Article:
Diane Abbott refuses to say she 'regrets' calling for IRA to defeat British state

'It was 34 years ago. I had a rather splendid afro at the time. I don't have the same hairstyle and I don't have the same views'

Samuel Osborne
Sunday 28 May 2017 09:48
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Diane Abbott on IRA: "My hairstyle has changed and so have my views"

The Shadow Home Secretary, Diane Abbott, has refused to say she "regrets" calling for the IRA to defeat the British state.

In an interview on BBC One's Andrew Marr Show, Ms Abbott was asked whether she regretted her support for the IRA in the 80s.

Discussing how the Labour leader, Jeremy Corbyn, said he had not met with the IRA but was then pictured with members of the IRA throughout his political career, Andrew Marr said: You yourself said a defeat for the British state would be a great liberation, a great move forward, at that period of time.

"Do you regret your support for the IRA back in the 80s?"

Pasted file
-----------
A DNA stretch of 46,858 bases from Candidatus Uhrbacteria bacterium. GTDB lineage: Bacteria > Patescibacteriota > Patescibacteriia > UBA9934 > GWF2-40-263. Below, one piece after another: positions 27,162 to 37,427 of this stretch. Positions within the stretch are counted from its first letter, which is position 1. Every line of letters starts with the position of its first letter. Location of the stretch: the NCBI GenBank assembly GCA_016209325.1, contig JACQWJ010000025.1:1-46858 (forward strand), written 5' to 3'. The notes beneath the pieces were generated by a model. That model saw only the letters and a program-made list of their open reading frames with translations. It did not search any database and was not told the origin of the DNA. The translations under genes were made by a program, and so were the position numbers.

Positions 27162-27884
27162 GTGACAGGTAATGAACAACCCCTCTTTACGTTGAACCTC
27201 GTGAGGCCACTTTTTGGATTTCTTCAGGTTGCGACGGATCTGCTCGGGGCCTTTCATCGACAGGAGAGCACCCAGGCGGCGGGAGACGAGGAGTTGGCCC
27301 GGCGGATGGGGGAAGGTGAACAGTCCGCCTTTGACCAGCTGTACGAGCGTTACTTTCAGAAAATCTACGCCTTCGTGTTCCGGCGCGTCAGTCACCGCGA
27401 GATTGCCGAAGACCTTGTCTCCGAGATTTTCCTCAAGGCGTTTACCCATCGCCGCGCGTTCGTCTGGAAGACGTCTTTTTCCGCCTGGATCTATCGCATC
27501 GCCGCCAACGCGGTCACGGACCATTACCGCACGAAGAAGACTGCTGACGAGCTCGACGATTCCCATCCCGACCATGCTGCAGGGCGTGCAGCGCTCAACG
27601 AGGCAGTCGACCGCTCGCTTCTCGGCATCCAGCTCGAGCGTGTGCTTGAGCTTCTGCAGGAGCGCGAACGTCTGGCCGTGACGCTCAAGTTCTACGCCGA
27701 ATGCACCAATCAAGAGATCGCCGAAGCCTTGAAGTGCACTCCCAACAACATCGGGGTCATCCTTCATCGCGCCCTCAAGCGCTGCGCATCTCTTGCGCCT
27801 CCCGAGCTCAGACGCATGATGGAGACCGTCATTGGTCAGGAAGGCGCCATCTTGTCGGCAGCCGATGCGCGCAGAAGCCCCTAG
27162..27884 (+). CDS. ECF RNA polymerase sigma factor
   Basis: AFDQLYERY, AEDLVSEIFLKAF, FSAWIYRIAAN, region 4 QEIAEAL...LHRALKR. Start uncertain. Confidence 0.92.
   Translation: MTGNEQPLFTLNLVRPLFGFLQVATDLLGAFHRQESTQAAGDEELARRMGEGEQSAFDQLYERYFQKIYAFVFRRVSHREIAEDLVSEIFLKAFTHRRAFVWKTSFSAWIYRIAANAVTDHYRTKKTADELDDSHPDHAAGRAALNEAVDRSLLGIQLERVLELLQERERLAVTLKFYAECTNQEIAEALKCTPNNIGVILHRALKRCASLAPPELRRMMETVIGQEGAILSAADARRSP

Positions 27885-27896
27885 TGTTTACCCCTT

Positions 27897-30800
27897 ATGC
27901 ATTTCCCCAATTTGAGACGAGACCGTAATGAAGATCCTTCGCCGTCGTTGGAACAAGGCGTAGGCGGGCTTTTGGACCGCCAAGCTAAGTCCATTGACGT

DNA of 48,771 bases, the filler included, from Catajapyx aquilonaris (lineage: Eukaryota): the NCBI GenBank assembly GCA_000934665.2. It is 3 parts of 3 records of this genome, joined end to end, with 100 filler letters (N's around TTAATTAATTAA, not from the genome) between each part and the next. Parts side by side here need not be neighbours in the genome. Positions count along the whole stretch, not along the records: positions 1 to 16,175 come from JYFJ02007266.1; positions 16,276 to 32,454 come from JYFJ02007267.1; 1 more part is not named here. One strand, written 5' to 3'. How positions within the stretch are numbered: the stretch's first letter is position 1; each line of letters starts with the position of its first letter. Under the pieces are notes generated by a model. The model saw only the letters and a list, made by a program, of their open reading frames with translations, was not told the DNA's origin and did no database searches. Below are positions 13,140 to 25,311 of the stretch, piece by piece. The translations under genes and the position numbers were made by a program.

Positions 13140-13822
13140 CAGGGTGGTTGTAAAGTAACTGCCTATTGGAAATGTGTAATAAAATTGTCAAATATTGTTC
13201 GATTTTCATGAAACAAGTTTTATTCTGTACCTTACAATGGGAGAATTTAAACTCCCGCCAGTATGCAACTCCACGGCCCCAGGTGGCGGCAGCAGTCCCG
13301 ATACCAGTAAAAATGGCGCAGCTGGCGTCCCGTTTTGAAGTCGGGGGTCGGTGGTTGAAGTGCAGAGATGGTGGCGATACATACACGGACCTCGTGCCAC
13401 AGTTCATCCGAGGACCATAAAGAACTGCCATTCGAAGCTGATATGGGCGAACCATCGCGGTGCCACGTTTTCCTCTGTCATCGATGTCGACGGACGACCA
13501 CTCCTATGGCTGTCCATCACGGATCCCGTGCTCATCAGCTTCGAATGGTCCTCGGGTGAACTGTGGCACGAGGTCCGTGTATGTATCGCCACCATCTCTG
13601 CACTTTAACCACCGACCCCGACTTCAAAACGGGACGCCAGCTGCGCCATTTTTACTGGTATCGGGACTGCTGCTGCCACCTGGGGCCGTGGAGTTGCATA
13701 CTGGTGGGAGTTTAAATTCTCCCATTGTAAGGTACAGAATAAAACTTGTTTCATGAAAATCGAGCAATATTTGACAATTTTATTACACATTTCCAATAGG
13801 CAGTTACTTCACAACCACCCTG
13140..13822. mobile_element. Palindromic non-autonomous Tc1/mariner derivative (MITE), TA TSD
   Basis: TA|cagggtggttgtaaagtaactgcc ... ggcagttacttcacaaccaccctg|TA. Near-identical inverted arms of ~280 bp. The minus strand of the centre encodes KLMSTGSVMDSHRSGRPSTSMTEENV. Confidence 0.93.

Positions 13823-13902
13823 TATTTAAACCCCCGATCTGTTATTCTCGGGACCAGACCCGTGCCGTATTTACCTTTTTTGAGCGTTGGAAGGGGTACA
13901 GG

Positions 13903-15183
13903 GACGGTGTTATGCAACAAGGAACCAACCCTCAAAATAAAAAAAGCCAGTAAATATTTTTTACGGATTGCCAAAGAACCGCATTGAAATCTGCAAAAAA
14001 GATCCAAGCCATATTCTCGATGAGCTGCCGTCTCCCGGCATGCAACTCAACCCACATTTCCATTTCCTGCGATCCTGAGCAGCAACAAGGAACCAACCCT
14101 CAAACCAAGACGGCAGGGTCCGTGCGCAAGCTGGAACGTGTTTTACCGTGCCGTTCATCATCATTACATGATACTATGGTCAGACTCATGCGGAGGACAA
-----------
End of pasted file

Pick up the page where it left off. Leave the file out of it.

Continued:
Ms Abbott replied: "That particular quote you're referring to comes from a now defunct left newspaper.

"It was 34 years ago. I had a rather splendid afro at the time. I don't have the same hairstyle and I don't have the same views.

"It is 34 years on. The hairstyle has gone, and some of the views have gone."

Pushed further on whether she regretted what she said about the IRA, she said: "The hairstyle has gone, the views have gone.

"We've all moved on in 34 years, haven't you Andrew?"

Asked once more if she regretted what she said, she asked: "What specifically do you want me to regret?"

Mr Marr said: "You said a defeat of the IRA would be devastating for the British people. A defeat for the British state was a good thing, you said, at the time when the IRA was attacking the British state.

"You said the reason for the violence was entirely caused by the British presence in Northern Ireland. Do you think those statements now are wrong?"

Ms Abbott responded: "It was 34 years ago. I've moved on."

Quoting her words at the time, Mr Marr said: "Ireland is our struggle. Every defeat of the British state is a victory for all of us. A defeat in Northern Ireland would be a defeat indeed."

"It was 34 years ago and I've moved on," Ms Abbott said again.

The Shadow Home Secretary recently suffered a car crash interview in which she suggested Mr Corbyn did not actually meet a number of convicted IRA terrorists when he shared a platform with them.

She was also asked about her comments in an Irish Republican journal, to which she repeated her comment that it was 34 years ago and that she had since "moved on".

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